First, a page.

Why are you planning to build homes here and not elsewhere in the borough?

The Council has limited land on which to deliver new homes and this is exacerbated by the densely urban nature of the borough. The Council’s New Homes Delivery Programme announced to date includes a total of seven sites which are in the north of the Borough. Sites being considered for the next phases of the programme also include a number of sites in the south of the Borough.

Will there be a loss of visibility of Trellick Tower from other parts of the borough/train line etc?

The design of the scheme has been carefully designed to respond to the various iconic views of Trellick Tower and discussions are ongoing with Historic England and the 20th Century Society in this regard.

A detailed Townscape and Visual Impact exercise is also underway (using visualisation technology) to ensure that the proposal complements Trellick Tower and its surroundings. 

How will the scheme affect businesses in the area?

The additional homes will have a positive impact on local businesses as there will be an increase in the customer base. We are also looking at a parallel separate exercise to improve the shopfronts use and appearance of the existing commercial and community uses.

Can you please explain why the Council is proposing an increase in the number of units and height shown in the 2015 SPD?

The SPD provides a minimum figure for housing provision and was produced some six years ago. New Government Guidance and the New London Plan require that development must make the best use of land by following a design-led approach that makes the most of the capacity of sites, including site allocations. The proposed evolving scheme has been carefully considered to take into account the opportunities and constraints within the site and surrounding area on this basis. The proposed scheme has been developed in this context, balancing the need for housing provision with outdoor space and the heritage of the site.

The Council’s Planning Department have also outlined that development which fails to take the opportunity to optimise this site would not be supported, as it would represent under delivery and under optimisation of the site, in a Borough with an acute housing shortage. In this context they have confirmed the site is easily capable of being designed in a way to accommodate a significantly higher number of homes.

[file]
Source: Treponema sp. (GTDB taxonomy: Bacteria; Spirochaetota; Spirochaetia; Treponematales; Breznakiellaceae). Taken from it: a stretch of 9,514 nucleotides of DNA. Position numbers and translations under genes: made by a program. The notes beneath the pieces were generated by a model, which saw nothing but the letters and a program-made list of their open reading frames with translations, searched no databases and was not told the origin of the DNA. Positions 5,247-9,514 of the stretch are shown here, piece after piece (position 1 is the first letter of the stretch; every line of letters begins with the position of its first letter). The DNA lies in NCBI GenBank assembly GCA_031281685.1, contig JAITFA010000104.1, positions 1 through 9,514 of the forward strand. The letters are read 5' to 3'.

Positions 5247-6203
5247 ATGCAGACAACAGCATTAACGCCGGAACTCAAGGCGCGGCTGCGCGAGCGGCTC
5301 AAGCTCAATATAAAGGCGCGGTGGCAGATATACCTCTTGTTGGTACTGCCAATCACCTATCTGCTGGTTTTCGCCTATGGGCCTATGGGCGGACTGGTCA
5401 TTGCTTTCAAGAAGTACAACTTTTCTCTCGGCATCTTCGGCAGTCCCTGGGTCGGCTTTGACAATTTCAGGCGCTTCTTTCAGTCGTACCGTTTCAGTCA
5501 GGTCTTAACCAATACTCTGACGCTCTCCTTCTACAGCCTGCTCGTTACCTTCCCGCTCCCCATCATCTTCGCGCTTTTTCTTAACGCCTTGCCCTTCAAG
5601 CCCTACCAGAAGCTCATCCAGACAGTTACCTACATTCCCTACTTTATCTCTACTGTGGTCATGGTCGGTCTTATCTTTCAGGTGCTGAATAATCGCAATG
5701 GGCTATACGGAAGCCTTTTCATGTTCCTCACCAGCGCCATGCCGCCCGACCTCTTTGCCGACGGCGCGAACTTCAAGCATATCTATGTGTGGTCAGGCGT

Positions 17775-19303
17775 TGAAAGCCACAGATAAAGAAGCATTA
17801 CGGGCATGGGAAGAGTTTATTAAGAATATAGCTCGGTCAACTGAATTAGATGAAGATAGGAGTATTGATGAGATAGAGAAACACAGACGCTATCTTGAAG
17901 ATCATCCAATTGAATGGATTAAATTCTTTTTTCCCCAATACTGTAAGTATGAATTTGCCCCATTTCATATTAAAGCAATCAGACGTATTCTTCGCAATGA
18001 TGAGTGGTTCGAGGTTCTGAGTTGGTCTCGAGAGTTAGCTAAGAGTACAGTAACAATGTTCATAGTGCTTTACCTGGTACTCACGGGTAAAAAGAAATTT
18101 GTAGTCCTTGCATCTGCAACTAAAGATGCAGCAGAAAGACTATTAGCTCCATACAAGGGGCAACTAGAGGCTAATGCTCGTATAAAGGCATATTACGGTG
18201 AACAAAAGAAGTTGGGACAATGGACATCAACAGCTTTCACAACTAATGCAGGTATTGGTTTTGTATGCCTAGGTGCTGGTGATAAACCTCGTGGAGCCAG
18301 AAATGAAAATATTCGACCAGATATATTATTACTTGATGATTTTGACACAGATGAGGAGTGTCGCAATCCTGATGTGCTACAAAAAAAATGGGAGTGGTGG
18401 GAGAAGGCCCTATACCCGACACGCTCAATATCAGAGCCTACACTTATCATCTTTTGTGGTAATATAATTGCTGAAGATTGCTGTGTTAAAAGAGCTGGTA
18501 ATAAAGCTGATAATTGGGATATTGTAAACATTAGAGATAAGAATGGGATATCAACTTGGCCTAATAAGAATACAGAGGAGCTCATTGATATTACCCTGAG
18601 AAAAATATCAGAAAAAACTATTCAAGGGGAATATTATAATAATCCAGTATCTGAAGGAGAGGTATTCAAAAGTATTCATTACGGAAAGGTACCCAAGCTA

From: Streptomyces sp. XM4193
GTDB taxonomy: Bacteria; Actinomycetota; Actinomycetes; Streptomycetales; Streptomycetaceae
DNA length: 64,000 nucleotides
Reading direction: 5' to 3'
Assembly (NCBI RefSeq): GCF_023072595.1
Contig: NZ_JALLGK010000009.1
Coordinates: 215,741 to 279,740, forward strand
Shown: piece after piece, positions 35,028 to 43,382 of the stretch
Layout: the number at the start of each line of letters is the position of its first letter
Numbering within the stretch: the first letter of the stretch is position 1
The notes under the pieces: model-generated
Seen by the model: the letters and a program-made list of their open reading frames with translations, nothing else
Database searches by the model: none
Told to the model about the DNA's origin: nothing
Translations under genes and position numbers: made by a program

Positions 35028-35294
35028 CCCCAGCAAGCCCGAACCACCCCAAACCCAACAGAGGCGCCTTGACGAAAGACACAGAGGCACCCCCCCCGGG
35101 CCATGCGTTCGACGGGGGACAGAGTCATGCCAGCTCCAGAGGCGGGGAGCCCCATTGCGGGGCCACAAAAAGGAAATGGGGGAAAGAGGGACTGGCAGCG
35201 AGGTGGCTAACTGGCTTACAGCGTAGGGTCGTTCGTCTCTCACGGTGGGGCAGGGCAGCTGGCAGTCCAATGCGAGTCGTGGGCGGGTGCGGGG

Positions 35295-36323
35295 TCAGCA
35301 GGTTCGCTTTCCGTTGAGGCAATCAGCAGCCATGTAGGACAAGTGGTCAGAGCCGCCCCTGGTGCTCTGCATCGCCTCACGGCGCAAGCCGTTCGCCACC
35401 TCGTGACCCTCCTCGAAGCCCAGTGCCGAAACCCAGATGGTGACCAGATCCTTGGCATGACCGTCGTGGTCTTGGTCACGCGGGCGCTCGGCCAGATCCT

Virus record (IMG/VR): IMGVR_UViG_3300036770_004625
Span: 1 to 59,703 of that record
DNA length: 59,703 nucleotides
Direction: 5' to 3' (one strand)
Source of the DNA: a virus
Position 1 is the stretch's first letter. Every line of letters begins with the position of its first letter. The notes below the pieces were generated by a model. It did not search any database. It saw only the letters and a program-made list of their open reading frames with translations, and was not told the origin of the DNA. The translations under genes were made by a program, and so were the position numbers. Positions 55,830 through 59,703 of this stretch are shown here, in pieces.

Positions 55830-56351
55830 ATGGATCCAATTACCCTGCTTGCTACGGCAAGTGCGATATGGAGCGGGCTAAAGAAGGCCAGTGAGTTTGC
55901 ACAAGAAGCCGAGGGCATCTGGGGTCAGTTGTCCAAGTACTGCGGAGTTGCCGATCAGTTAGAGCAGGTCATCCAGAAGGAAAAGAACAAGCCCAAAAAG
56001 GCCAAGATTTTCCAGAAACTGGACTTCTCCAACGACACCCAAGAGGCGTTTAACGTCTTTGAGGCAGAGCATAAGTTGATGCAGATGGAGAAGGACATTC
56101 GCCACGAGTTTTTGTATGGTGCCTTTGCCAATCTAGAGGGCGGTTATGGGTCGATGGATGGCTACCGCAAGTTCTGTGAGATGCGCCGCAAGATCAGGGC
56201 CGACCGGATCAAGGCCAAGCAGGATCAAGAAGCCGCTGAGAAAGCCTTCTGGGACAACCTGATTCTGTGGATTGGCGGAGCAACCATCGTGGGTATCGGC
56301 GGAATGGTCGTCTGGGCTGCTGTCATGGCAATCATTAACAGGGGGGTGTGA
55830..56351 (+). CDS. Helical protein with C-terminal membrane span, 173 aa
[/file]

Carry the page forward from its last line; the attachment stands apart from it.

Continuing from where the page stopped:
The Service entrance on Edenham Way doesn’t work, how and why has this been proposed? 

Creating new outdoor public space, as well as improving existing streets and spaces to create environments that are good for pedestrians, cyclists and residents, are safe and well lit, and incorporate greening, trees and play are key priorities for the development. 

The proposed servicing strategy has been developed to ensure it works well with existing street networks and servicing routes.

In response to concerns on the Round 2 proposals which provided access to Block 3 via Edenham Way, the approach to servicing has been amended. Servicing access to both Blocks 1 and 3 will be off Meanwhile Way, accessed directly from Elkstone Road. The new development will be car free, aside from disabled parking spaces. Block 3 has also been reduced in size and number of homes, reducing the servicing requirement. 

We have appointed Conisbee as transport consultant and are undertaking the relevant surveys and modelling to ensure the new development can be accommodated within the surrounding transport network and can be well managed.

A Transport Statement and Travel Plan will form part of the planning application.

Will you look to set up a residents’ steering group?

Following the second round of consultation a number of workshop sessions to explain in more detail how the current design for the site was developed and to receive more targeted feedback to inform the next stage of design were held with the The Cheltenham Estate Community Steering Group (CECSG). It represents the local community who live, work or use the space around the Cheltenham Estate, in the ongoing consultation for new homes at Edenham Way.

As a result of these meetings and the first two rounds of consultation, we presented an updated scheme during the third round of consultation which is now closed. 

We also held face-to-face events as part of the third round of consultation to try and reach more members of the local community as we recognised not everyone has internet access so may not have been able to attend the online consultation sessions. It is important that as many local residents as possible who live near the site have their say.

We remain committed to working with the local community and other local stakeholders as constructively as possible through the remainder of the process up to the submission of a planning application, but also acknowledge that not all individuals or organisations support the proposals.

How will Right to Buy impact any homes built?

All Council tenants have the right to buy their property. This will not change unless the law is changed by central Government. The Local Government Association is pushing for a reform of the Right-to-Buy scheme, however this hasn’t happened yet.